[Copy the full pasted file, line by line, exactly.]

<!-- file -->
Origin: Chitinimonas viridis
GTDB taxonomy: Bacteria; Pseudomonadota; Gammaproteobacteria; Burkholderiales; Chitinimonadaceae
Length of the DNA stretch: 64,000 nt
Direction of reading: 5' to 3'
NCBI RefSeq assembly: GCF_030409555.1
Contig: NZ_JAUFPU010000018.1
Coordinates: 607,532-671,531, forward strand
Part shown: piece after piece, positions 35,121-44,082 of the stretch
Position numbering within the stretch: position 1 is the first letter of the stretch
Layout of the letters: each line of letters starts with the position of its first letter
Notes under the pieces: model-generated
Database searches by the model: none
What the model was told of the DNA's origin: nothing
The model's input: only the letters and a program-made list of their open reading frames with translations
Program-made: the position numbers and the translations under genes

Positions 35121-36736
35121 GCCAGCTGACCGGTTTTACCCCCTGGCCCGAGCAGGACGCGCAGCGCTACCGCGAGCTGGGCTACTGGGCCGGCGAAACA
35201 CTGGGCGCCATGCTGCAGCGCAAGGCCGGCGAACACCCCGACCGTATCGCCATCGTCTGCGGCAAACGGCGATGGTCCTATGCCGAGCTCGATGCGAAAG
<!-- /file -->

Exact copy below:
Origin: Chitinimonas viridis
GTDB taxonomy: Bacteria; Pseudomonadota; Gammaproteobacteria; Burkholderiales; Chitinimonadaceae
Length of the DNA stretch: 64,000 nt
Direction of reading: 5' to 3'
NCBI RefSeq assembly: GCF_030409555.1
Contig: NZ_JAUFPU010000018.1
Coordinates: 607,532-671,531, forward strand
Part shown: piece after piece, positions 35,121-44,082 of the stretch
Position numbering within the stretch: position 1 is the first letter of the stretch
Layout of the letters: each line of letters starts with the position of its first letter
Notes under the pieces: model-generated
Database searches by the model: none
What the model was told of the DNA's origin: nothing
The model's input: only the letters and a program-made list of their open reading frames with translations
Program-made: the position numbers and the translations under genes

Positions 35121-36736
35121 GCCAGCTGACCGGTTTTACCCCCTGGCCCGAGCAGGACGCGCAGCGCTACCGCGAGCTGGGCTACTGGGCCGGCGAAACA
35201 CTGGGCGCCATGCTGCAGCGCAAGGCCGGCGAACACCCCGACCGTATCGCCATCGTCTGCGGCAAACGGCGATGGTCCTATGCCGAGCTCGATGCGAAAG